Recently three gay men in our community invited me to meet for coffee. It wound up being the best meeting of my week. Challenging, thought-provoking, enlightening—I’m grateful I said yes.
I’ll admit that as we all were getting settled around the small table in the downtown café, immediate tension was our common bond—not because any of us is an unkind person, but because there exist thick and longstanding stereotypes about them—gay men—and about types like me—evangelical megachurch pastors—as well as myriad assumptions to overcome. Would they lash out at me in anger? Would I condemn them for their sinful ways? Both parties were suspicious: where was this thing headed, anyway?
What follows are five lessons learned from that hour-long meeting, courtesy of one who stands today renewed in his hope that bridge-building still is possible, regardless of the chasm we’re trying to span.
One: Our stories are more similar than we think.
As I took in the tales of their upbringing—their families, their histories, their quirks—I realized that the details that separated my experience from theirs were grossly outnumbered by the uncanny similarities we shared. The truth is, none of us had perfect families.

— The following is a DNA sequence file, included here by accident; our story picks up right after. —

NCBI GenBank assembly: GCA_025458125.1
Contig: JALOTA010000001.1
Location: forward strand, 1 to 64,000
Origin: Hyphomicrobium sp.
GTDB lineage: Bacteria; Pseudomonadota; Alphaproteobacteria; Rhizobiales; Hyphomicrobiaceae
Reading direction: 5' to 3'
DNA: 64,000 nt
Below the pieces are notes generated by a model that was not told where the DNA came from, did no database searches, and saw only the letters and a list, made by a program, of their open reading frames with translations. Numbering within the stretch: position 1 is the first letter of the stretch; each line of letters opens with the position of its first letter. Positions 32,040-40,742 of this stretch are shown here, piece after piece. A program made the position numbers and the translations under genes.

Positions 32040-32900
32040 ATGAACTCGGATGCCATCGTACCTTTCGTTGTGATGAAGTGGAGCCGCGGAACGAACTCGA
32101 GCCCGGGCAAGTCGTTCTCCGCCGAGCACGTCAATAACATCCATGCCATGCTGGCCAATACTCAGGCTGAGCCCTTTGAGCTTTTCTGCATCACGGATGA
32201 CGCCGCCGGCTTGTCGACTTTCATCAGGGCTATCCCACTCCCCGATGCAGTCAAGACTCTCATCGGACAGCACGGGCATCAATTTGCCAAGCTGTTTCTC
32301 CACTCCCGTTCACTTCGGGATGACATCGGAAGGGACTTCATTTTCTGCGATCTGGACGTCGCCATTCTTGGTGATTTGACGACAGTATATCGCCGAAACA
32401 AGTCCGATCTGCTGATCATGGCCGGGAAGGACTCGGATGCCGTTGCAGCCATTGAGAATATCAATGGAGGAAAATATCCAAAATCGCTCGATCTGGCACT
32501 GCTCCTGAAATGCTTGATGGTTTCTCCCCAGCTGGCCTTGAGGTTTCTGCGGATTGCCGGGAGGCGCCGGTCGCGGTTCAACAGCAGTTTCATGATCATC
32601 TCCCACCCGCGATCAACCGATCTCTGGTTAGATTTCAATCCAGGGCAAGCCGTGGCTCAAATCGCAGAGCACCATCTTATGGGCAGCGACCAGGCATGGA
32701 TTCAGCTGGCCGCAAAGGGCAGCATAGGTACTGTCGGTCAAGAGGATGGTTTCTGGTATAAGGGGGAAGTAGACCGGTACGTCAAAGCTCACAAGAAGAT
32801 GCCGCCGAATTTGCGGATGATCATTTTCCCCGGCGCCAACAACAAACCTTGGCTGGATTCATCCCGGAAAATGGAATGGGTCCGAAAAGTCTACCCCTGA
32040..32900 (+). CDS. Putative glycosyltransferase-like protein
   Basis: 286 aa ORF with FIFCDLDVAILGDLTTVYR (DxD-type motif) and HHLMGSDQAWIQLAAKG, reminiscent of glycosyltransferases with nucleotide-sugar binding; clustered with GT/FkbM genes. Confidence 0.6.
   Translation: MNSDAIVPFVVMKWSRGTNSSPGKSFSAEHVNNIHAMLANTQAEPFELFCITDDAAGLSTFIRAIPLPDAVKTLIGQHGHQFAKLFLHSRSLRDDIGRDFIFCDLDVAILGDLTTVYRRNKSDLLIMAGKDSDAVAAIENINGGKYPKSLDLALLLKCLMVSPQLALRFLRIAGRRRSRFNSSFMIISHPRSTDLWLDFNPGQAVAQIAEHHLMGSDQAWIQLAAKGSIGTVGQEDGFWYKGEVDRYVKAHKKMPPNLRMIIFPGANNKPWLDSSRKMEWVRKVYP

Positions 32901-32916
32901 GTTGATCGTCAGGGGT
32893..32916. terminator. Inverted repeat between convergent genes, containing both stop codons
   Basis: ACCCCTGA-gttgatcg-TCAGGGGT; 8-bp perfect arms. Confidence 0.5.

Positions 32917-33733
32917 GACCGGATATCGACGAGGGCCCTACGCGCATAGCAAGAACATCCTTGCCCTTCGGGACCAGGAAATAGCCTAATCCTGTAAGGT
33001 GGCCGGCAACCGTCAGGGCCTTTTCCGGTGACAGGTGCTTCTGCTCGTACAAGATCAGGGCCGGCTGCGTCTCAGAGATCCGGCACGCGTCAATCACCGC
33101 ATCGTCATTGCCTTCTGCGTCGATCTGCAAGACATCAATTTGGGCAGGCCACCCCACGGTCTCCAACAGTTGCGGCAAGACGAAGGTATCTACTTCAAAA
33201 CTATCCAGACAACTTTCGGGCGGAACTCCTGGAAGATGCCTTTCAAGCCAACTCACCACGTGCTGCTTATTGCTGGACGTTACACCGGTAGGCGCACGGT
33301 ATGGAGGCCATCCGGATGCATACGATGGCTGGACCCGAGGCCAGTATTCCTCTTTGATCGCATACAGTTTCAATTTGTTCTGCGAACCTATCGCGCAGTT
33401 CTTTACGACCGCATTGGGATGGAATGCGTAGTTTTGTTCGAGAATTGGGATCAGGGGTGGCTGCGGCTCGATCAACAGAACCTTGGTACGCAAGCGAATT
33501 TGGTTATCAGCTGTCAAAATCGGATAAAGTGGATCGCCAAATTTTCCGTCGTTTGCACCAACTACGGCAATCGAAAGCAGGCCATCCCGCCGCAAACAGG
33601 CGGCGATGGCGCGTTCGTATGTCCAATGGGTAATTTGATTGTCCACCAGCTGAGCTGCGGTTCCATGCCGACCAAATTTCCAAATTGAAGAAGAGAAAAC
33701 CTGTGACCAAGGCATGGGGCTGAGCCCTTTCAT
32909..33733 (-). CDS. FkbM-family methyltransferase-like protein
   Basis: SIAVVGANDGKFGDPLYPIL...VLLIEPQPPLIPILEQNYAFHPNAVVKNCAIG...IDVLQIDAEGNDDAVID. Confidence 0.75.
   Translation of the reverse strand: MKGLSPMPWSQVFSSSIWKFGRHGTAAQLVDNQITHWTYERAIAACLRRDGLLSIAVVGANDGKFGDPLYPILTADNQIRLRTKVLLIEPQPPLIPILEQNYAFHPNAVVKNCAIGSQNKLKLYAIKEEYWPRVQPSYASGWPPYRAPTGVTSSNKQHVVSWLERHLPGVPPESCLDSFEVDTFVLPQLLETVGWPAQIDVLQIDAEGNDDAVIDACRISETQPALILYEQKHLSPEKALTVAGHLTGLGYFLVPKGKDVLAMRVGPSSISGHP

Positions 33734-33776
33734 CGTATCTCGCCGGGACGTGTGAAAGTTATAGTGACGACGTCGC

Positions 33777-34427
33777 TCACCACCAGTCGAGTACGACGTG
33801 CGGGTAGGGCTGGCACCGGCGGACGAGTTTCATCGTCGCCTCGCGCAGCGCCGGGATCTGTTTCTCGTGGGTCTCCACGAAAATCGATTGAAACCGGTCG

Two: Truth isn’t always conveyed in love.
To a person, these three men explained to me that as soon as they came out as gay, they were treated terribly by Christ followers, all of whom wanted them to “know the truth.” Consequently, these men were well versed in the evangelical theories of marriage, family, and sexuality. They were also well versed in the art of being judged and scorned.
Three: Homosexuality is more bipartisan than we may think.
Two of the three men were Republicans, which spurred on more than a few laughs about how both straight and gay people like to keep their money in their pocket instead of adding to the government dole.
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